The governor’s shastra

Those who were following reports in the press about the controversy in Karnataka, between chief minister B.S. Yeddyurappa and state governor H.R. Bhardwaj, were happy and relieved when the two called truce. However, it was soon clear that hostility between Mr Bhardwaj and Mr Yeddyurappa persists.

It is very difficult to define in clear terms what the ideal relationship between a governor and a chief minister should be. But the ideal beginning would be to first accept and acknowledge who has received the people’s mandate to rule. Obviously, the chief minister and his/her colleagues in the legislature and not the governor.
A governor will be respected and even loved by the people if he does not try to interfere in the job of the chief minister or try to play politics behind the scenes in order to belittle the chief minister.
The Congress has been in power at the Centre the longest and to it goes the credit of resorting to Article 356 — about 90 times till the end of the century — more than any other party. (Article 356 allows the President to dismiss a state government on the advice of the governor.) But the Janata Party, in power at the Centre for less than three years, resorted to Article 356 on no less than 20 occasions. The fact that all political parties in power have found it necessary to take action under Article 356 in some state or the other, shows that the rulers of the country found such powers indispensable. There was also the case when governments (nine in all) enjoying clear majority support in the legislature were summarily dismissed by the Central government under the Janata Party rule. Clearly, these were decisions motivated by political manoeuvring for power.
Since the removal of nine state governments had been accepted by most political parties, Indira Gandhi, the successive Prime Minister, also dismissed nine state governments on the spurious theory that the parties in power in the states had forfeited the support of the people as they had lost the subsequent elections.
The frequency and the speed with which Article 356 has been invoked in the past shows that adequate attention was not given by the governors concerned to nursing the young plant of democracy in states.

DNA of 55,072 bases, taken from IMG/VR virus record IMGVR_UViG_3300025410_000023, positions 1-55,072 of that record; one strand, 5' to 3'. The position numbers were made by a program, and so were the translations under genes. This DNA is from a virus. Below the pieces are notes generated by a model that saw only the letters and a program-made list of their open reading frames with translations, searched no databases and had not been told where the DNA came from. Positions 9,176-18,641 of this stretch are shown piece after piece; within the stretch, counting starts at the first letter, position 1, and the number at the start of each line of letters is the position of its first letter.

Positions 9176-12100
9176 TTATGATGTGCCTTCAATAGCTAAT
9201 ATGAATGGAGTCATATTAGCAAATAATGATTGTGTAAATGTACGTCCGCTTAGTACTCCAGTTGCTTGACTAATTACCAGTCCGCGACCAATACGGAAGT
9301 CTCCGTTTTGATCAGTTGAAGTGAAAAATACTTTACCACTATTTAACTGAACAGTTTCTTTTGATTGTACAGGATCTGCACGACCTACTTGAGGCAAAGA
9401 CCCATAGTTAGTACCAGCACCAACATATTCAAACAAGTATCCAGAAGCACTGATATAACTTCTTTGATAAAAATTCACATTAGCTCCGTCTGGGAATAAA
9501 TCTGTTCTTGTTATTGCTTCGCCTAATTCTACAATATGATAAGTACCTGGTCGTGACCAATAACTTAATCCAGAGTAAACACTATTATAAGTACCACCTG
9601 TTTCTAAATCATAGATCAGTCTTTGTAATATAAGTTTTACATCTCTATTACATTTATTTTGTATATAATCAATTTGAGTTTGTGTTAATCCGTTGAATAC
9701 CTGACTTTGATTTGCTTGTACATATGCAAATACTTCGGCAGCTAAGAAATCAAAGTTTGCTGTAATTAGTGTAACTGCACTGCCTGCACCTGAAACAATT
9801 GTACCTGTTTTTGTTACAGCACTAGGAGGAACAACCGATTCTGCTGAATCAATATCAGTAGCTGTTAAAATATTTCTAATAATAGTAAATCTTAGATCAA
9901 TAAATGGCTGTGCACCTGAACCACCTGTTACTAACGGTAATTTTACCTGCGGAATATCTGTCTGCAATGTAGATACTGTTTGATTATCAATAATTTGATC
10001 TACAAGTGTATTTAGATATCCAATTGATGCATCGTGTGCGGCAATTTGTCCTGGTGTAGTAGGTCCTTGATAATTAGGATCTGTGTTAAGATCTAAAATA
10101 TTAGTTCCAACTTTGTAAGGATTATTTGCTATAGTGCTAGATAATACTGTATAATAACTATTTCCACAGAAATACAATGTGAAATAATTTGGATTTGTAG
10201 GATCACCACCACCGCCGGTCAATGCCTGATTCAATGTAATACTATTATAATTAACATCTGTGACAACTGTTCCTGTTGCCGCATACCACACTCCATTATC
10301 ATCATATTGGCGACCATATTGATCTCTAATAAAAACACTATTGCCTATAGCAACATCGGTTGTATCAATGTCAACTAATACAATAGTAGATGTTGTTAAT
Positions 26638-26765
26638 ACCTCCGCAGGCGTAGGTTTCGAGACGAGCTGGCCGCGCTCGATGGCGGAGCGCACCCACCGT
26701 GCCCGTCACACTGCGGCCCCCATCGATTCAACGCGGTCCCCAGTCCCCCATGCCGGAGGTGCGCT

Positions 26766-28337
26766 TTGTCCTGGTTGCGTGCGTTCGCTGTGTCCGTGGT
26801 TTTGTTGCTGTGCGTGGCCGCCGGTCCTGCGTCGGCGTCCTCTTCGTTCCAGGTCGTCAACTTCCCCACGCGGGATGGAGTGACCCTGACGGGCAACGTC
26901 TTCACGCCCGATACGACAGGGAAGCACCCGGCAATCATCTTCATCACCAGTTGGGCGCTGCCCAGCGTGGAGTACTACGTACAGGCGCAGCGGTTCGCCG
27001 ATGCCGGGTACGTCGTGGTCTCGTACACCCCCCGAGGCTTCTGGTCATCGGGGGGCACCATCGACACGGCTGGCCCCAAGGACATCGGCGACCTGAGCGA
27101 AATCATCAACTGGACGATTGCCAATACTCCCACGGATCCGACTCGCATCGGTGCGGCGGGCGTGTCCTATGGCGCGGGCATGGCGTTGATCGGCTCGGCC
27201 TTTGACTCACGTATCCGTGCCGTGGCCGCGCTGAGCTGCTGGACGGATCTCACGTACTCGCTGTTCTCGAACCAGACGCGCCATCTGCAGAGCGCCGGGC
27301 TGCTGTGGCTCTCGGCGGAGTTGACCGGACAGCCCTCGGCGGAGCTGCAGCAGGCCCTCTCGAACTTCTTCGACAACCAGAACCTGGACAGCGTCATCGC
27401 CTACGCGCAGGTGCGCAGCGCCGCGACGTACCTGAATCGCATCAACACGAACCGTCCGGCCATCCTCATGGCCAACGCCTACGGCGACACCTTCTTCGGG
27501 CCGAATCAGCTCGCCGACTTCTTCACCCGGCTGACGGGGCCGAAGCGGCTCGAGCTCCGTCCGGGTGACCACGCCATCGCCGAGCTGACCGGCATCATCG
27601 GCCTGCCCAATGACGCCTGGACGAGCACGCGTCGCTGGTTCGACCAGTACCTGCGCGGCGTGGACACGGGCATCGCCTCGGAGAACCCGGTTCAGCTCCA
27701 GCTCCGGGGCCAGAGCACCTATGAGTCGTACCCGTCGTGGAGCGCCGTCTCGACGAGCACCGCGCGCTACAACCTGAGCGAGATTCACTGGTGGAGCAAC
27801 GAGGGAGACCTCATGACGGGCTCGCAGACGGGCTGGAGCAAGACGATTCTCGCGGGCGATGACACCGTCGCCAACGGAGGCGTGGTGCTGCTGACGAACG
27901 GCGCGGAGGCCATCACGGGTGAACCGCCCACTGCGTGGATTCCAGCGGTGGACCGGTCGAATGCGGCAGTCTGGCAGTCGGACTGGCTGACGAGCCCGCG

The only condition provided for imposing direct rule by the Centre is when the President is satisfied that a situation has arisen due to which the government of the state cannot function in accordance with the provisions of the Constitution.
In any case, the decision whether a government in a particular state can rightly claim the support of the majority of members in the House is to be taken by the Centre and not by the governor. The governor can, as provided in the Constitution, send his report giving his views whether the government can function without invoking Article 356. This is exactly the point on which Mr Bhardwaj’s demand for President’s rule calls for deep thought and very mature consideration.
The Speaker of the Karnataka Assembly, K.G. Bopaiah, had disqualified certain members of Legislative Assembly (MLAs) — belonging to the Bharatiya Janata Party — from holding office in October 2010. Mr Bhardwaj rushed to Delhi on May 15 with a report that it was time to resort to Article 356 because the Supreme Court had rejected the disqualification of those MLAs. The right course, which the governor could have recommended to the Centre, was to ask Mr Yeddyurappa to prove his majority after the Supreme Court’s decision.
A governor in whose political impartiality the people of the state have no respect or faith is a liability for a state.
Mr Bhardwaj doesn’t have any special expertise in any branch of administration or even in general administration. He certainly has charm and the reputation of being a party loyalist. This piece of information reached Karnataka long before he reached the state. Though Mr Bhardwaj could have easily removed the lable of “party loyalist”, he took no steps in this direction. Instead, he seemed to be seeking opportunities to bring discredit to the Yeddyurappa government and invoking Article 356 in the state. Through his actions he created the impression of a governor in a hurry to ensure the removal of the chief minister.
If the Centre thinks that there is no justification for transferring Mr Bhardwaj to any other state, a better option would be to terminate his services as governor. Also, the Centre should ensure that the successor is one who considers loyalty to law more important than loyalty to his/her party.
A bad governor will prove to be a bad governor in any place and, therefore, the Centre has to keep the interest of the people in mind while taking a decision on Mr Bhardwaj’s future.

P.C. Alexander is a former governor of Tamil Nadu and Maharashtra

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